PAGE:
The end of this pseudo-holiday special is touching…as we see the clock at 4a.m., Lucy goes outside to find Linus shivering in the pumpkin patch. She has mercy on her brother, and leads him into the warmth of his room where he falls sound asleep. Linus has been devout, but believes himself lost because of the smallest error. We have to believe that his sleep is fitful. I have to wonder, here, if Lucy is demonstrating a deeper faith than her brother, as she shows mercy on someone with whom she had the most intense of debates just hours earlier. She loves her brother, that is evident, and that goes deeper than any “denominational differences.”

There’s much that we could learn from this Charlie Brown special. I think that Lucy’s actions in the final scene are something that would be of a most urgent importance for us to grasp today.

Image attribution: PumpkinWayne under Creative Commons.

What Is Safe?

When our oldest daughter was only a couple of years old, I started a routine of taking her out for “cookies and milk” on weekends. It was intended to carve out special time for her when she had my undivided attention. I was working a lot more then…I do my best to work less these days…but for some reason, we lost the routine. Partly because we discovered that everyone in our family has some variety of a food allergy that makes true “cookies and milk” almost impossible unless it’s made from scratch at home, and partly because, as she got older, life changed a bit. I always said that it might hold as a tradition, or it might not, but the important thing was that we held onto having dedicated daddy-daughter time.

This weekend, I was driving home from that outing. We had spent some time at one of our favorite haunts…a local Barnes & Noble…in which she described all of her favorite characters from a book series she is reading. On the drive home, the driver of a vehicle in the opposite lane appeared to become distracted for a split second. The vehicle began to swerve into our lane. The driver realized instantly and course-corrected…the incident wasn’t even enough to be truly concerning. Even so, I found myself thinking that, although I wasn’t driving fast, had the driver not corrected, there would have been little chance that I could have done anything to prevent a disastrous result.

That’s not just a New England traffic story. There have been countless moments like that in my life, just driving on a daily commute, in which another second could have made the difference in a terrible way. I’m thankful for each one turning out as it did. Like most of the world, I really don’t drive that much these days, but the fact is that, every time I do, risk…sometimes serious risk…is inherent.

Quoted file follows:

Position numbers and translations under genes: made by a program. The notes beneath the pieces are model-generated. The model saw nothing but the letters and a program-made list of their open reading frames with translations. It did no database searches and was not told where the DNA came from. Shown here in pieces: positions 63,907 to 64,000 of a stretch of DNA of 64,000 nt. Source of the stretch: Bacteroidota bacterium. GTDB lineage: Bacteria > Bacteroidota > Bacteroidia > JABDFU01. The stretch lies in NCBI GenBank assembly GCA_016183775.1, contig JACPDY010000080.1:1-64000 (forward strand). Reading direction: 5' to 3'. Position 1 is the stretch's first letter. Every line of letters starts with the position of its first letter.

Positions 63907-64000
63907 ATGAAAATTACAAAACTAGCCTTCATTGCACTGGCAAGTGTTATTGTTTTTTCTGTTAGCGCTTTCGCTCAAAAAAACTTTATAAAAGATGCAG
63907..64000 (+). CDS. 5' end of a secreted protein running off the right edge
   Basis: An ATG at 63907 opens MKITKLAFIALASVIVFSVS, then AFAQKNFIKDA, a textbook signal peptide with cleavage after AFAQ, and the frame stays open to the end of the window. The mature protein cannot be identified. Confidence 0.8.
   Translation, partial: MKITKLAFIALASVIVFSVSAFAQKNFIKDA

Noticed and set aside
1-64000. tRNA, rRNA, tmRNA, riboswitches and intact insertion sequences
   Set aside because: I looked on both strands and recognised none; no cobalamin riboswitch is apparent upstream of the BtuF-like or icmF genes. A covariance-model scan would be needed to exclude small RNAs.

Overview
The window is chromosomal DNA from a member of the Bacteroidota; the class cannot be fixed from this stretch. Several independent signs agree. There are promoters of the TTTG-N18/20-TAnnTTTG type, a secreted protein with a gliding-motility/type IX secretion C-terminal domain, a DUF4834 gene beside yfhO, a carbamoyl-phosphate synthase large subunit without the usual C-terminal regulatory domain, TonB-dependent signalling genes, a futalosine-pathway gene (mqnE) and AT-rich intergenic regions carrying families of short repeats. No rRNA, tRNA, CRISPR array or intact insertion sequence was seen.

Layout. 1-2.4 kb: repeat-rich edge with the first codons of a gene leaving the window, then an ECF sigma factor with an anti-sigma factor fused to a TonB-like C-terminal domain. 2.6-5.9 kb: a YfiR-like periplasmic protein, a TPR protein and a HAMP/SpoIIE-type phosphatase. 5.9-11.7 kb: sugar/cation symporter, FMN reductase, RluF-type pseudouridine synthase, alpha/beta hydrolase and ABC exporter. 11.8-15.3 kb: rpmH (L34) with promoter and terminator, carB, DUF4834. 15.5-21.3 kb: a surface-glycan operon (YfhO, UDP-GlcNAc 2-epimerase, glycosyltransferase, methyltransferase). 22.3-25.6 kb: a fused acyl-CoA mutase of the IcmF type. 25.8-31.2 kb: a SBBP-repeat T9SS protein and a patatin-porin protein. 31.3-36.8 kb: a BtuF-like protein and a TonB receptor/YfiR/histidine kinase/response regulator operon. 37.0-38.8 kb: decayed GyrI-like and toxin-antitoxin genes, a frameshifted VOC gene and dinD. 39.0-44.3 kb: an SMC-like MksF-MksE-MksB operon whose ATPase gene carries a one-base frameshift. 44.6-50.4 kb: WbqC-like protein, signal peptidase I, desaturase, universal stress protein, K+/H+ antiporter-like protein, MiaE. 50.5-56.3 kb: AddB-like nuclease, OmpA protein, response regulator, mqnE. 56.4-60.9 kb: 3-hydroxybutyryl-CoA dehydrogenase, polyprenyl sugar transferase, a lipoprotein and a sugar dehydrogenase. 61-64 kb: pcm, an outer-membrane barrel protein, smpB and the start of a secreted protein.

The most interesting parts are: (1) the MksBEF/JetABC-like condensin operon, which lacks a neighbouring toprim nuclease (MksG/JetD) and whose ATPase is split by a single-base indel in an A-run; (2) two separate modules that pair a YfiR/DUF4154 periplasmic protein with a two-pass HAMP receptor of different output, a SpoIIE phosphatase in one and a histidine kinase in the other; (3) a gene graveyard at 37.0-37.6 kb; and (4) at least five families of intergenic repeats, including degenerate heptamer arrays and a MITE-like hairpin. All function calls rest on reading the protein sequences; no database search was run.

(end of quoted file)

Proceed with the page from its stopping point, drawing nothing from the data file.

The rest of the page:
Driving…or riding the train, or flying…is a potentially horrible outcome presented to us each time we do it. We’re encapsulating ourselves in a steel vehicle hurtling down a road or a track or through the sky at amazing speeds, and ultimately hoping it turns out for the best. And, to be honest, if you do it enough, eventually it won’t turn out for the best. Most of us have had the accidents to prove that fact.

My point in this is that there are traffic laws and vehicle manufacturing regulations out there designed to keep us “safe,” but we aren’t. We can’t be. And sure, those laws and regulations do good things, and prevent a certain number of tragedies, but they don’t make us safe. We choose to not be safe as soon as we get into the car. It’s a risk we’re willing to take.

The rhetoric of the pandemic has been “stay safe.” We want to know if an event is “safe.” What’s being done to keep us “safe?” I’m going to be honest, I want to scream every time I hear the word safe, because we’re reaching for an impossible state. And while I suppose there’s nothing wrong with wanting to be safer…I’m always reminding our kids of wear their helmets when riding bikes…I think that it’s important for us to recognize that we can’t be truly safe, ever. And giving up our freedoms and allowing blatantly dictatorial actions to happen in the name of keeping us safe never leads to good results.

I’m not a reckless person. I drive so slowly since we had children that it really bothers Karen at times…a drastic change from my single days when I used to just expect speeding tickets. I take reasonable precautions. I think that it’s important, though, to stop whenever we’re about to give up something in the name of safety, and realize that we can’t ever have the ultimate result of that transaction. Safety is simply a state that doesn’t exist.

And constantly striving for it will do more harm than good.